The opinion of the court was delivered by: Hon. Michael M. Anello United States District Judge
ORDER ADOPTING REPORT AND RECOMMENDATION OF UNITED STATES MAGISTRATE JUDGE; [Doc. No. 11] OVERRULING PETITIONER'S OBJECTIONS TO THE REPORT AND RECOMMENDATION; [Doc. No. 12] DENYING PETITION FOR WRIT OF HABEAS CORPUS;, [Doc. No. 1] DECLINING TO ISSUE CERTIFICATE OF APPEALABILITY
Petitioner Michael Kevin White filed a petition for writ of habeas corpus pursuant to 28 U.S.C. § 2254 [Doc. No. 1], challenging his conviction for unlawfully taking and driving a vehicle (Cal. Vehicle Code § 10851(a)), receiving a stolen vehicle (Cal. Penal Code § 496d), and receiving stolen property (Cal. Penal Code § 496(a)). Petitioner had previously suffered three prison priors (Cal. Penal Code § 667.5(b)) and five strike prior allegations (Cal. Penal Code § 667(b), (i)), and therefore received a sentence of 25 years to life pursuant to California's Three Strikes Law (Cal. Penal Code §§ 667(b)-(i), 1170.12). Respondent filed an answer [Doc. No. 8] to the petition, and Petitioner filed a traverse [Doc. No. 10]. The matter is currently before the Court for review of the Report and Recommendation [Doc. No. 11] prepared by United States Magistrate Judge William V. Gallo recommending that the petition be denied.
Petitioner filed objections [Doc. No. 12] to the Report and Recommendation. Pursuant to Rule 72 of the Federal Rules of Civil Procedure and 28 U.S.C. § 636(b)(1), the Court must "make a de novo determination of those portions of the report . . . to which objection is made," and "may accept, reject, or modify, in whole or in part, the findings or recommendations made by the magistrate [judge]." 28 U.S.C. § 636(b)(1); see also United States v. Remsing, 874 F.2d 614, 617 (9th Cir. 1989). The Court has conducted a de novo review of the pertinent portions of the record and finds Petitioner's objections to be without merit.
Petitioner's first claim for relief, which challenges his state court restitution order, is not cognizable on federal habeas review despite Petitioner's current status in custody. Bailey v. Hill, 599 F.3d 976, 982 (9th Cir. 2010). Accordingly, the claim fails.
Petitioner's second claim for relief, which challenges his term of custodial confinement, fails on its merits pursuant to controlling Supreme Court precedent upholding the constitutionality of California's Three Strikes Law. See Ewing v. California, 538 U.S. 11, 29-31 (2003) (sentence of 25 years to life for conviction of grand theft with prior convictions was not grossly disproportionate); see also, Lockyer v. Andrade, 538 U.S. 63, 71-72 (2003) (denying habeas relief on Eighth Amendment disproportionality challenge to California third strike sentence of two consecutive terms of twenty-five years to life for stealing $150 in videotapes when petitioner had lengthy but nonviolent criminal history). The Court agrees with Judge Gallo's conclusion that the California Court of Appeal did not unreasonably apply clearly established Supreme Court precedent when it determined that Petitioner's sentence does not raise an inference of gross disproportionality to the crime committed, or constitute cruel and unusual punishment in violation of the Eighth Amendment. Petitioner's reliance on the Supreme Court's earlier holding in Solem v. Helm is unavailing. Solem v. Helm, 463 U.S. 277 (1983) (holding unconstitutional a mandatory life sentence without the possibility of parole imposed for uttering a "no account" check for $100, the petitioner's seventh nonviolent felony). Here, Petitioner's sentence of twenty-five years to life is less than that of the defendant in Andrade, equal to the sentence affirmed in Ewing, and unlike the sentence disapproved in Solem, allows for the possibility of parole after he serves the minimum 25-year portion of his term.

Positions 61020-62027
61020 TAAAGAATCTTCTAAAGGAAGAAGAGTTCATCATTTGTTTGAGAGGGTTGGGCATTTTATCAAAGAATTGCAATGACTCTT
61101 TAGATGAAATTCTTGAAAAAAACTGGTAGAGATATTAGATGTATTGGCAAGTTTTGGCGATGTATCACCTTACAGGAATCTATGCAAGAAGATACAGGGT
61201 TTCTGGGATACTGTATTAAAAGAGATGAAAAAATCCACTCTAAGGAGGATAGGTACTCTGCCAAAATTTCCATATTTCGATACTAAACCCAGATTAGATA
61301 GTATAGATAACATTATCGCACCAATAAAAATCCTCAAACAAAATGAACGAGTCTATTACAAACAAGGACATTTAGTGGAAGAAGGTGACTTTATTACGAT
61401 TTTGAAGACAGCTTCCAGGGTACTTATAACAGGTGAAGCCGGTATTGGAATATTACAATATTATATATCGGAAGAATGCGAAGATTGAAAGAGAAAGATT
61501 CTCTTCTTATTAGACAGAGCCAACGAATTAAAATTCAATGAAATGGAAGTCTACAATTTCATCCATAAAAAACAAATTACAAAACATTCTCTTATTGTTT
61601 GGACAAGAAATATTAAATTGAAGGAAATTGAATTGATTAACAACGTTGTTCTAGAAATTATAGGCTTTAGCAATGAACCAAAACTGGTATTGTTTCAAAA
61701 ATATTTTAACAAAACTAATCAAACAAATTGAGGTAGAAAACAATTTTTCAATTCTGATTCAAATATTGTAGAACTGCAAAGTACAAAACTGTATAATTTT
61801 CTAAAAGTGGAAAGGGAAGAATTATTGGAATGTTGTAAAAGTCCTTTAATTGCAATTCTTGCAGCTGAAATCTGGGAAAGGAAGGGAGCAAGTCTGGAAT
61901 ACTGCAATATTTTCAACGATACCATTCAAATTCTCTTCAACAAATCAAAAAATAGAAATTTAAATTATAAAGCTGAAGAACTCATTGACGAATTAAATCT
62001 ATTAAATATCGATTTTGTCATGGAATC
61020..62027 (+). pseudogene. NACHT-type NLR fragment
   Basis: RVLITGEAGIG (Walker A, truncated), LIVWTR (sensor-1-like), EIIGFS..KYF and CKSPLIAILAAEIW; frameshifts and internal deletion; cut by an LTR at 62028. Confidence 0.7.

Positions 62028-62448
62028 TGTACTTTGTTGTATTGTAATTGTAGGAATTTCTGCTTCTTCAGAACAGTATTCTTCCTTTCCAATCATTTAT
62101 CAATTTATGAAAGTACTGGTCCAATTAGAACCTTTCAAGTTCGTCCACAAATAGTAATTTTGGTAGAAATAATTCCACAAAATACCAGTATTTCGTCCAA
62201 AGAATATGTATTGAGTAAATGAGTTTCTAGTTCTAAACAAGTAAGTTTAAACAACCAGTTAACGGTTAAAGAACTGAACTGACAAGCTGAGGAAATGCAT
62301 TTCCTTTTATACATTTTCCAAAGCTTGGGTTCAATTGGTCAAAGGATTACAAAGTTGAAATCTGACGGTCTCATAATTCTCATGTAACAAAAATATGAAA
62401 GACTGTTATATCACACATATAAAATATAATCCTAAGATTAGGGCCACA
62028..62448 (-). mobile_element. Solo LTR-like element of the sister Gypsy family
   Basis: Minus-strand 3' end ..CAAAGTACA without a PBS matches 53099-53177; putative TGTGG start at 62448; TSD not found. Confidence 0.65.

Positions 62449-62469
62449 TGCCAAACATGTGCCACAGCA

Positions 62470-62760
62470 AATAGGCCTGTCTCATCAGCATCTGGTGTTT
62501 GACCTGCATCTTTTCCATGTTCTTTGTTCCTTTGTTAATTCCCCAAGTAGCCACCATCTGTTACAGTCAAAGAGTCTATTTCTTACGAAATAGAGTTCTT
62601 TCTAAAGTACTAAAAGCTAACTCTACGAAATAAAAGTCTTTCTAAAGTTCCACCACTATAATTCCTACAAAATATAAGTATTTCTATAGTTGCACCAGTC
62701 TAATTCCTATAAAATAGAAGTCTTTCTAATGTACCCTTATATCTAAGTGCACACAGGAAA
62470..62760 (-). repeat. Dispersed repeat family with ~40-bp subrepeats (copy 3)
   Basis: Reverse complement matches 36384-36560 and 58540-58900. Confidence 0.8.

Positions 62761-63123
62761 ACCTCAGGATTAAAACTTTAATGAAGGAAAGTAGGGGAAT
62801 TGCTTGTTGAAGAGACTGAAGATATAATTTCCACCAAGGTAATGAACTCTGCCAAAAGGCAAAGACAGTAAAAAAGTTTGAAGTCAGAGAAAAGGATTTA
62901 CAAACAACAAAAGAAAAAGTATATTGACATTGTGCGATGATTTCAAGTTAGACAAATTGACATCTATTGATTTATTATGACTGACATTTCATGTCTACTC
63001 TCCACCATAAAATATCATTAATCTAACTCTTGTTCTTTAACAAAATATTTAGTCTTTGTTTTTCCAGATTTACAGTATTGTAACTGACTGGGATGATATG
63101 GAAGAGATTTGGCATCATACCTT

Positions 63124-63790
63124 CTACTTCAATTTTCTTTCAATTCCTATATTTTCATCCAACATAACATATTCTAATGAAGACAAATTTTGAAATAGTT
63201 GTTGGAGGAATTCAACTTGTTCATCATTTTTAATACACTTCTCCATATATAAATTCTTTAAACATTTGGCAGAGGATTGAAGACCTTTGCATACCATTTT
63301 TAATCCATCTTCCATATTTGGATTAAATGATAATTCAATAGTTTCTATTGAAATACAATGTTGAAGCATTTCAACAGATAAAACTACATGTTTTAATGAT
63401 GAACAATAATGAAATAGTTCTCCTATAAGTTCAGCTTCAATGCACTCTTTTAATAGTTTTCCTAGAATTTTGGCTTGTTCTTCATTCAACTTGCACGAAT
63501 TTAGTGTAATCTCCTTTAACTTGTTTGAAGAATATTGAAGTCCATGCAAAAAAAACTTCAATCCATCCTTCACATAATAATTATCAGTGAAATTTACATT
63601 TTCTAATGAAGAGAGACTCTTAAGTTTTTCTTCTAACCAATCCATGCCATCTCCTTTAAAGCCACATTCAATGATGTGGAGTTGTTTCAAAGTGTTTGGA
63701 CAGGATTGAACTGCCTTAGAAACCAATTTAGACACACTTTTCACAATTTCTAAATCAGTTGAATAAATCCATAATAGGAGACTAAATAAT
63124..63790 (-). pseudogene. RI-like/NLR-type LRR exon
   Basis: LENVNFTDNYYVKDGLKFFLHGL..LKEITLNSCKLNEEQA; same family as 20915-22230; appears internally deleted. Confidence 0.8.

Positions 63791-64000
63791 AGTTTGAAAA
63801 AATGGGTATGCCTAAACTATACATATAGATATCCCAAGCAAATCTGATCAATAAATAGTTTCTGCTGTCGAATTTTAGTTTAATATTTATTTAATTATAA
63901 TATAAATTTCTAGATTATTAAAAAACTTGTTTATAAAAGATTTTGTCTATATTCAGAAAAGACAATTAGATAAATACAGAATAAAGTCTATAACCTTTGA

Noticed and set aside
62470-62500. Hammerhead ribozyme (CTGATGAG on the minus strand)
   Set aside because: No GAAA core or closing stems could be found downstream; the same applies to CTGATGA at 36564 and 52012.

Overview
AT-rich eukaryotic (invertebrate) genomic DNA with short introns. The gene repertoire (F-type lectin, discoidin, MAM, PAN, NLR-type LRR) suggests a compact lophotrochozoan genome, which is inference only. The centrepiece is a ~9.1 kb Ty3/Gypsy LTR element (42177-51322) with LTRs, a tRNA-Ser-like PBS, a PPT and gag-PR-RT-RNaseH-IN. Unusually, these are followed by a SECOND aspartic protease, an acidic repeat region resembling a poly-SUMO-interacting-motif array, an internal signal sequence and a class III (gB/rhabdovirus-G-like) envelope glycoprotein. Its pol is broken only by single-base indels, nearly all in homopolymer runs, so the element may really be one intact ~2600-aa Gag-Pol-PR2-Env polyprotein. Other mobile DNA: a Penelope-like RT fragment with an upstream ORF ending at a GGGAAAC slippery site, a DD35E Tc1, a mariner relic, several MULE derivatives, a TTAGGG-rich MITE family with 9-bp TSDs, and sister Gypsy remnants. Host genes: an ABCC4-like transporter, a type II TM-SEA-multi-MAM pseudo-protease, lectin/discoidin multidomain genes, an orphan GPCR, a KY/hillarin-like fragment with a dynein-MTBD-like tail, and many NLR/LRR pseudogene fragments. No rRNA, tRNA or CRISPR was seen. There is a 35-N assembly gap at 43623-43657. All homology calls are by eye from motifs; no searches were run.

Accordingly, the Court concludes that Judge Gallo issued an accurate report and well-reasoned recommendation that the instant petition be denied. The Court ADOPTS the Report and Recommendation in its entirety and DENIES the petition for writ of habeas corpus.
CERTIFICATE OF APPEALABILITY
"The district court must issue or deny a certificate of appealability when it enters a final order adverse to the applicant." Rule 11 foll. 28 U.S.C. § 2254. A petitioner may not seek an appeal of a claim arising out of a state court detention unless the petitioner first obtains a certificate of appealability from a district judge or circuit judge under 28 U.S.C. § 2253. Fed. R. App. Proc. 22(b). Under 28 U.S.C. § 2253(c), a certificate of appealability will issue only if the petitioner makes a substantial showing of the denial of a constitutional right.
For the reasons set forth herein, and in detail in the Report and Recommendation, Petitioner has not made a substantial showing of the denial of a constitutional right. Accordingly, the Court DECLINES to issue a certificate of appealability in this action.
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